I joined Commvault fresh out of school and at the height of the dot.com boom in 1998. While I had other offers in hand, I liked the people I met during the rigorous interview process and was drawn to an opportunity to cut my teeth on something that would move the needle and bring real value for our customers.
Opportunities like this don’t come around often. For me, it was the right decision.
Jump ahead twenty years to when our new CEO Sanjay Mirchandani saw the opportunity to transform Commvault into a software and SaaS data management company. I couldn’t miss this once-in-a-lifetime opportunity. After all, how many times do you get to start with a clean sheet of paper and launch something that would transform both your company and your career?
No matter how it turned out, not taking this chance would have been a huge regret.
No regrets were necessary. Sanjay gave me and a small, stealth startup team a big goal, a little funding, and permission to break the mold to develop the best backup-as-a-service offering available. We had to be agile – make decisions, see it through, fail fast, and readjust. Together, we launched our Metallic software-as-a-service offering on-time later that year. And just six quarters later, it became a $50M business for Commvault.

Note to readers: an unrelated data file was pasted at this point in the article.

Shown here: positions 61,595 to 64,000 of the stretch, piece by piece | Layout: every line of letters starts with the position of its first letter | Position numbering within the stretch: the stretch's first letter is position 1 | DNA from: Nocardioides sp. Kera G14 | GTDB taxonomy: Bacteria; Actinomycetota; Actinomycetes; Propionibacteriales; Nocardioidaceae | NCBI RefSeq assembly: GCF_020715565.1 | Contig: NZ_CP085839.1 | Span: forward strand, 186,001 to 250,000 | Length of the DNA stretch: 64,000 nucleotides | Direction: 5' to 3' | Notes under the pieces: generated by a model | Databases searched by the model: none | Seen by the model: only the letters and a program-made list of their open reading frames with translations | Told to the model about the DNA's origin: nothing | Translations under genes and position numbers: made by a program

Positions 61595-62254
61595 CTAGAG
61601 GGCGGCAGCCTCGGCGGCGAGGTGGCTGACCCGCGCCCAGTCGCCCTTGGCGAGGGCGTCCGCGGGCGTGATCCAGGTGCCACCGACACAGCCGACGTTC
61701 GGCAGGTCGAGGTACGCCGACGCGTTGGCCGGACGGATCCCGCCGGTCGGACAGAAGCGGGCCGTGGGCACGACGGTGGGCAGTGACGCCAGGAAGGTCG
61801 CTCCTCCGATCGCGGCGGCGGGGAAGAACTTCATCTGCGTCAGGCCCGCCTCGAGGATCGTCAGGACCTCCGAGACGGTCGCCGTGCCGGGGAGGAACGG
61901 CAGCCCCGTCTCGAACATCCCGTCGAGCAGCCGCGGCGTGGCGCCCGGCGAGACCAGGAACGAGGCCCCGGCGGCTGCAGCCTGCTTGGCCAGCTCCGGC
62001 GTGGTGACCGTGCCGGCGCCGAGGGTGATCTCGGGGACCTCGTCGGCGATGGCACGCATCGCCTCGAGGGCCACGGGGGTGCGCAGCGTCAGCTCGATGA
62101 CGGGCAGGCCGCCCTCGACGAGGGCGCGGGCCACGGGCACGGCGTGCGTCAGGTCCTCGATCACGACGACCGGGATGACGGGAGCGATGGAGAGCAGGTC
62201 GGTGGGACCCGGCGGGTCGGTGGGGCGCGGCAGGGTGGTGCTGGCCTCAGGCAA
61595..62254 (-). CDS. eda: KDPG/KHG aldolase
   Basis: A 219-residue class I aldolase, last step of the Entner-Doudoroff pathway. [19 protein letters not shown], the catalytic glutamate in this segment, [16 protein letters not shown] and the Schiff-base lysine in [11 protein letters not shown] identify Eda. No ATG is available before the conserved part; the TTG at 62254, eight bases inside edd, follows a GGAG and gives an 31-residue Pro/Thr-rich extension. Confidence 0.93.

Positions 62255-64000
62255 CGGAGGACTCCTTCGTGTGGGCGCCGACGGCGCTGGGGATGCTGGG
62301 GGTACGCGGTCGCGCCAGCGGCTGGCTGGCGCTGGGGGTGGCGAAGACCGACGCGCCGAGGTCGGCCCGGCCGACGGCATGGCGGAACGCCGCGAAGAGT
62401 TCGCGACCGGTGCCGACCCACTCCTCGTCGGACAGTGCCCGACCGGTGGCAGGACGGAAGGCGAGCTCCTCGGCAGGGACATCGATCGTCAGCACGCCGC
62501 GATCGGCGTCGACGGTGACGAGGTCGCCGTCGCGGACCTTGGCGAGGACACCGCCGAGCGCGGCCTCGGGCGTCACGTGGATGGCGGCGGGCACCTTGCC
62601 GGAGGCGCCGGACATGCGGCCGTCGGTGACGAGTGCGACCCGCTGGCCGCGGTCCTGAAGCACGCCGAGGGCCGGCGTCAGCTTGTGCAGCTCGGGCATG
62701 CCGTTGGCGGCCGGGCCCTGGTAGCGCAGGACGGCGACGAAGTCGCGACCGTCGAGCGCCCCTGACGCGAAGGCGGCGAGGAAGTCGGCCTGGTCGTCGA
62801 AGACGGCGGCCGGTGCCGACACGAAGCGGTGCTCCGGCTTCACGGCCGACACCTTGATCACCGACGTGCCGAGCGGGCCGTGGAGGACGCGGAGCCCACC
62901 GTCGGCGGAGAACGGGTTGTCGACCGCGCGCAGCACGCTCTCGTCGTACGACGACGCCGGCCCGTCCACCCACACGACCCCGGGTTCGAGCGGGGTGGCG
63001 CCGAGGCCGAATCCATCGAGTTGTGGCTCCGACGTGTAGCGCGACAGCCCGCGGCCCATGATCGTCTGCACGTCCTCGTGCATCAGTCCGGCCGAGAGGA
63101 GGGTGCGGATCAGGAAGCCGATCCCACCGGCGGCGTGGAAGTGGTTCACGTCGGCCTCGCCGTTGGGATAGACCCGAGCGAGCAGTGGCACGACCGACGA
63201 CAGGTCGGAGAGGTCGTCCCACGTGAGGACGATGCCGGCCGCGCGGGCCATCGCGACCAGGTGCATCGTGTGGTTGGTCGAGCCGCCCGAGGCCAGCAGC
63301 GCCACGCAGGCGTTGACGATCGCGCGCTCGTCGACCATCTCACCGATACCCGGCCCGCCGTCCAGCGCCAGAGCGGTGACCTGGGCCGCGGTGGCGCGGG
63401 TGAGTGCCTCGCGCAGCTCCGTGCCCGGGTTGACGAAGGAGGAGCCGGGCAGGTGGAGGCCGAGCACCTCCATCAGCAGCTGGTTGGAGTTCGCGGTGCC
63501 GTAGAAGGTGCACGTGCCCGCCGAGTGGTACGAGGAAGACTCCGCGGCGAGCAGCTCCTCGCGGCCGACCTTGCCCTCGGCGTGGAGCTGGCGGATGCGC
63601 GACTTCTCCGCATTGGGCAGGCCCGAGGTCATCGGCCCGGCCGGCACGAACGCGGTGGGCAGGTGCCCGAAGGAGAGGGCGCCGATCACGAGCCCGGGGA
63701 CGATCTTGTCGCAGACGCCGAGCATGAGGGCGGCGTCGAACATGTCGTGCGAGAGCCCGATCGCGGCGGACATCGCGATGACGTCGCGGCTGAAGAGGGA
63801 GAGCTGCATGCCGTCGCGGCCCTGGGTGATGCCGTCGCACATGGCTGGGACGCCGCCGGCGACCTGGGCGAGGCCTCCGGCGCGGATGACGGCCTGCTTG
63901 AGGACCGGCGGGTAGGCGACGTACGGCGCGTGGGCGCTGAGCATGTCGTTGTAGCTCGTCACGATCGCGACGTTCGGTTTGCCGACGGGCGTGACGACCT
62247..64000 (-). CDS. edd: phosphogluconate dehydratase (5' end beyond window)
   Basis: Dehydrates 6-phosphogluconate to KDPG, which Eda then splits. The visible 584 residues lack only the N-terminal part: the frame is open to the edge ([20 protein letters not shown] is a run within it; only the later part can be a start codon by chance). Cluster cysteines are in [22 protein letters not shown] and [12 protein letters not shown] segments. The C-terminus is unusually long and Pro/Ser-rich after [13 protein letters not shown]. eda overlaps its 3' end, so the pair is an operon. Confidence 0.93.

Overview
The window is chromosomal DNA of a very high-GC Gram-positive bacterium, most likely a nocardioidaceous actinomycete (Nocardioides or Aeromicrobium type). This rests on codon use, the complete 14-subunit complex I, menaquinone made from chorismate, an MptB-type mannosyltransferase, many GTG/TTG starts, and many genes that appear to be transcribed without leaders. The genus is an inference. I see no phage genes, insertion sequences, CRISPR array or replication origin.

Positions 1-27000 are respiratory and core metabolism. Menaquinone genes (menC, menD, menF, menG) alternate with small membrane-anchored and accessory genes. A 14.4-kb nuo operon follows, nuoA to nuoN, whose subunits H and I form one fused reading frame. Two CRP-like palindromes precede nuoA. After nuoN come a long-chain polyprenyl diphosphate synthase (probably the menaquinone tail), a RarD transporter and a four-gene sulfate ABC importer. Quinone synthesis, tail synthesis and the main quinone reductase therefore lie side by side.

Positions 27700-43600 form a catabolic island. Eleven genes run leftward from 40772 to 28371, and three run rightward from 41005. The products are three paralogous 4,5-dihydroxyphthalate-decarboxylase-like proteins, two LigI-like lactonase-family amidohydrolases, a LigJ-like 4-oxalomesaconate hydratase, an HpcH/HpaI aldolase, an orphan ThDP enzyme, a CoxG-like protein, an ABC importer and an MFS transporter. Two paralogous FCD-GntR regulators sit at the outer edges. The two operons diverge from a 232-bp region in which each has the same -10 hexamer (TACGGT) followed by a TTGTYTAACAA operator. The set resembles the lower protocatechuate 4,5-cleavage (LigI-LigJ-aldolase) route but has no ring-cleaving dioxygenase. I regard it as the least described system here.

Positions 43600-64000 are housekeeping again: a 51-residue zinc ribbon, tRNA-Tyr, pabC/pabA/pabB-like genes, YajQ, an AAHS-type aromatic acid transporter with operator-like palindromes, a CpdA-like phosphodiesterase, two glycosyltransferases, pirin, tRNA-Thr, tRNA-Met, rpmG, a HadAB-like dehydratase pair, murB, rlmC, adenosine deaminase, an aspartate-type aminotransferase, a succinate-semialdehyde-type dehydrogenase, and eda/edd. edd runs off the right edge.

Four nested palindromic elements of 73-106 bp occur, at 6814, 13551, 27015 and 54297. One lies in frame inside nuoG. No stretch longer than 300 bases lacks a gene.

For my career, this was the push I was looking for. It wasn’t engineering for engineering’s sake. We were designing a product that was tailored to the end-to-end customer experience – from trial to onboarding to purchase to support to renewal. We had to look at it from the outside in, working cross-functionally, and with customers and partners to plan for the entire user journey.
It was an amazing and incredibly rewarding challenge. However, opportunities like this are rare and can be a little risky because you’re stepping into the unknown. So I thought I’d share my advice to help you seize your next career opportunity:
- Get uncomfortable. Look outside your role and even your chosen function for new opportunities. And know, a little bit of “imposter syndrome” is good – It means you are expanding, growing, and pushing your boundaries.
- Look from the outside in. Take time to understand your stakeholders’ perspective and expectations. Not just about the product itself, but the broader customer experience – how it is priced, where can it be purchased, and how they will pay for it.
- Don’t fall in love with your ideas. Great ideas can come from anywhere and anyone, especially working cross-functionally. And when you are moving fast, your ideas often have a shelf life. So be open, flexible, and agile.
- Overcommunicate. Time is not a luxury in technology. Communications is critical to align people, functions, and the field to work better and faster. Don’t skip this step.
- Bend it – don’t break it. In a role like this, it is common to ask why something it done a certain way. Look for opportunities to make a product or process better, but don’t break it (or the person behind it).
I’m fortunate. I joined a company that inspired me to look for new opportunities and empowered me to pursue them. And, in many respects, I am just getting started as CTO of our Metallic business – a ride I’m more than ready for. If you haven’t already found that once-in-a-lifetime opportunity, my advice to you in your career is to leave no room for regrets.